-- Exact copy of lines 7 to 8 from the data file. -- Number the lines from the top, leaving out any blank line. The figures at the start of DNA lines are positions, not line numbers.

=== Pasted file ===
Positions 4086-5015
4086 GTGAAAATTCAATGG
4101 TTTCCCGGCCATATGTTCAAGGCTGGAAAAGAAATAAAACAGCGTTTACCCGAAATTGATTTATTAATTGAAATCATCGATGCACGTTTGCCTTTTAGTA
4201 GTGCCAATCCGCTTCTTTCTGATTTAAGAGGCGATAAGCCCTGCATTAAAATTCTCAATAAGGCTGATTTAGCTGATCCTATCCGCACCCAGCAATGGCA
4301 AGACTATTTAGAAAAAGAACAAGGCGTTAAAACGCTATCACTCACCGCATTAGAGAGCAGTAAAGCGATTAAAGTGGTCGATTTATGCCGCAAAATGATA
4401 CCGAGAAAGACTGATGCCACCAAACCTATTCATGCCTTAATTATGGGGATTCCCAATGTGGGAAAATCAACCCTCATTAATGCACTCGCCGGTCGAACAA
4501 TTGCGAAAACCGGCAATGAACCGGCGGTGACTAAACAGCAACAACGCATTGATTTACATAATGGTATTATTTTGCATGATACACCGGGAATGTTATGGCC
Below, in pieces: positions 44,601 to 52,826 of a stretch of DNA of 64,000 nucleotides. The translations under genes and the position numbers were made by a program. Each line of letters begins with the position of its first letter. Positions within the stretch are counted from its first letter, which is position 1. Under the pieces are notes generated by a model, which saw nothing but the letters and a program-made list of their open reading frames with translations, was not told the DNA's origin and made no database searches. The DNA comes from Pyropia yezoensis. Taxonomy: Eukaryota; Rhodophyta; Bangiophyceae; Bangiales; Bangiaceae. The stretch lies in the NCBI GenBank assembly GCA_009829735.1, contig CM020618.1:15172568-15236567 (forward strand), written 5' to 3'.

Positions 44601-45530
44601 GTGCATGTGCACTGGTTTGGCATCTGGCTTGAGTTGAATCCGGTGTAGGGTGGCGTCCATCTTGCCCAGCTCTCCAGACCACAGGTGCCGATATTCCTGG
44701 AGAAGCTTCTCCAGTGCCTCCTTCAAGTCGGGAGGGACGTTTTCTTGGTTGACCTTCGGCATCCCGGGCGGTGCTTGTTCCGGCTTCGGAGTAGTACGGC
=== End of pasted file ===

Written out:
4501 TTGCGAAAACCGGCAATGAACCGGCGGTGACTAAACAGCAACAACGCATTGATTTACATAATGGTATTATTTTGCATGATACACCGGGAATGTTATGGCC
Below, in pieces: positions 44,601 to 52,826 of a stretch of DNA of 64,000 nucleotides. The translations under genes and the position numbers were made by a program. Each line of letters begins with the position of its first letter. Positions within the stretch are counted from its first letter, which is position 1. Under the pieces are notes generated by a model, which saw nothing but the letters and a program-made list of their open reading frames with translations, was not told the DNA's origin and made no database searches. The DNA comes from Pyropia yezoensis. Taxonomy: Eukaryota; Rhodophyta; Bangiophyceae; Bangiales; Bangiaceae. The stretch lies in the NCBI GenBank assembly GCA_009829735.1, contig CM020618.1:15172568-15236567 (forward strand), written 5' to 3'.